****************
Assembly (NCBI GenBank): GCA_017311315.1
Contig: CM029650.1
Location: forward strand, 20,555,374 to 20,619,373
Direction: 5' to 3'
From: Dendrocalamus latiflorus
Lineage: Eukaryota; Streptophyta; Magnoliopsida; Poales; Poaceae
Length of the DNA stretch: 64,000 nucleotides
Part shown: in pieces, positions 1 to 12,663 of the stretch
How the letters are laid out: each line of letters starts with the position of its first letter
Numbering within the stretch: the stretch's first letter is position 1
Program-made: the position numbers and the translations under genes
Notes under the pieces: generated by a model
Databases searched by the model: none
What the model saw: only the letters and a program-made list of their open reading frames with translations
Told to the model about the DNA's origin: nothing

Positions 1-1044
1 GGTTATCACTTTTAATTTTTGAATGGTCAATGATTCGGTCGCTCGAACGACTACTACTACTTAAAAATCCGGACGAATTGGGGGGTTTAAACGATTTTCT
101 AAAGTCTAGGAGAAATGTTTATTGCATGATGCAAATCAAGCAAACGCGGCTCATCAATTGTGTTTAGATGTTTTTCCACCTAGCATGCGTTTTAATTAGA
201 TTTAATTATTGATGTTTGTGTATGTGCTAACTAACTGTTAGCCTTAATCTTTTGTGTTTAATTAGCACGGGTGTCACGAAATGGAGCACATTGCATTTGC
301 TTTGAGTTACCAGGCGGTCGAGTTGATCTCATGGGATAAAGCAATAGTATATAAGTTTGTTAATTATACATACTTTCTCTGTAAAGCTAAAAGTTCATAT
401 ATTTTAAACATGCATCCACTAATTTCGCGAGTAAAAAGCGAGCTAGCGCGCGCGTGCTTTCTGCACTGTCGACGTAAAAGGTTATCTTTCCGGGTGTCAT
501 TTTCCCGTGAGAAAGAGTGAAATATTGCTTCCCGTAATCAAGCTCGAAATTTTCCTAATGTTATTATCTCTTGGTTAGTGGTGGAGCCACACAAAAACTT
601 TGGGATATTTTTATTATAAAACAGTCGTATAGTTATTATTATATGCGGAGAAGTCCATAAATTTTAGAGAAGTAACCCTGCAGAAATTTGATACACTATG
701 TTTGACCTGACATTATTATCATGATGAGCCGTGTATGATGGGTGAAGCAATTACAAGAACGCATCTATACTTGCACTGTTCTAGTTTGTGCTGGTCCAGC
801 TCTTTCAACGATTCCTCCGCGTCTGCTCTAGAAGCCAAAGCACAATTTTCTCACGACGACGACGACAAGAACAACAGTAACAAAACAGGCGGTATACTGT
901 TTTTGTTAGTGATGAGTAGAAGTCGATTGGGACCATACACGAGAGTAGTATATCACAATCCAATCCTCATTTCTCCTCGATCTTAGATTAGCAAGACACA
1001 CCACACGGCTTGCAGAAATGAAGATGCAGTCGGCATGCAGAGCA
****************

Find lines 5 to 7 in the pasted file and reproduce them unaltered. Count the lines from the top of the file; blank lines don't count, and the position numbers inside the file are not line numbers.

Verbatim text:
From: Dendrocalamus latiflorus
Lineage: Eukaryota; Streptophyta; Magnoliopsida; Poales; Poaceae
Length of the DNA stretch: 64,000 nucleotides